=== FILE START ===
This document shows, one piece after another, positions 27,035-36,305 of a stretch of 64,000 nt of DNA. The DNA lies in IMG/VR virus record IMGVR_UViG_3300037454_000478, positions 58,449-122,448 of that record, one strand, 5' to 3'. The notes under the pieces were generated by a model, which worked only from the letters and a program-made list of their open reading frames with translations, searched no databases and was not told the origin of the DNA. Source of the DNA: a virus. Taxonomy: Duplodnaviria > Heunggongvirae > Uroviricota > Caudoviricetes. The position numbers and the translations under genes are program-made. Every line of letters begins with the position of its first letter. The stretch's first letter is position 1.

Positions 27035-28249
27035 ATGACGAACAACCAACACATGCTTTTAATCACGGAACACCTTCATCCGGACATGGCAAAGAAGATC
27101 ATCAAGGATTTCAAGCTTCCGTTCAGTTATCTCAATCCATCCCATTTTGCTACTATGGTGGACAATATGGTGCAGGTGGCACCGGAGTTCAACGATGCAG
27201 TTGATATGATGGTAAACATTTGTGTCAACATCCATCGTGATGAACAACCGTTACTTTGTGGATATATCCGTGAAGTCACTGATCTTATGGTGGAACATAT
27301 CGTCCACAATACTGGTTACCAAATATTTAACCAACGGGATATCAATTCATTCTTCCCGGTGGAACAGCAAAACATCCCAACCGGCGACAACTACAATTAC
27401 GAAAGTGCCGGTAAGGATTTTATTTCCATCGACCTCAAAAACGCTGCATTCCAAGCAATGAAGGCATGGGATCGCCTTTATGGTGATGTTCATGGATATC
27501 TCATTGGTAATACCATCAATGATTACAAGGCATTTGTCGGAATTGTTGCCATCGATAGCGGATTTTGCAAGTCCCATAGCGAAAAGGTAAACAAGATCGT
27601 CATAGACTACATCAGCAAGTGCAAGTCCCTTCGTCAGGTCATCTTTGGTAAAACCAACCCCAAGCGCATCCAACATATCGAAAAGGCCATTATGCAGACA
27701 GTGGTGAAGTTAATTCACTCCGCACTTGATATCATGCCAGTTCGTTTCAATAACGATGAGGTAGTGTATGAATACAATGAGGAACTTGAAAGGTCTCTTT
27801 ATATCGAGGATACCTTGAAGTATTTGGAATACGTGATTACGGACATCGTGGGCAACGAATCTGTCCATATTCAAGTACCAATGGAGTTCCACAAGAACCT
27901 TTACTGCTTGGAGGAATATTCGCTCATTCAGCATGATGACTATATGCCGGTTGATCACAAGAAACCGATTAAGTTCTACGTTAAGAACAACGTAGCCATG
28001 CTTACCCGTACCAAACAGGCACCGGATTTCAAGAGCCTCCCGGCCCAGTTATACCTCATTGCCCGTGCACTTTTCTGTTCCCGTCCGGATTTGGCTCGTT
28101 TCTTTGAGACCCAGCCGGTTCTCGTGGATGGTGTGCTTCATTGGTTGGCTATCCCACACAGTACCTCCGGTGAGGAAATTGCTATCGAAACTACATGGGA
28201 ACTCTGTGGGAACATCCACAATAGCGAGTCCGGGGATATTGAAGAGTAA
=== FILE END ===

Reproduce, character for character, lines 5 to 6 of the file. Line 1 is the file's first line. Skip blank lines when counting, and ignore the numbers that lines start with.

27201 TTGATATGATGGTAAACATTTGTGTCAACATCCATCGTGATGAACAACCGTTACTTTGTGGATATATCCGTGAAGTCACTGATCTTATGGTGGAACATAT
27301 CGTCCACAATACTGGTTACCAAATATTTAACCAACGGGATATCAATTCATTCTTCCCGGTGGAACAGCAAAACATCCCAACCGGCGACAACTACAATTAC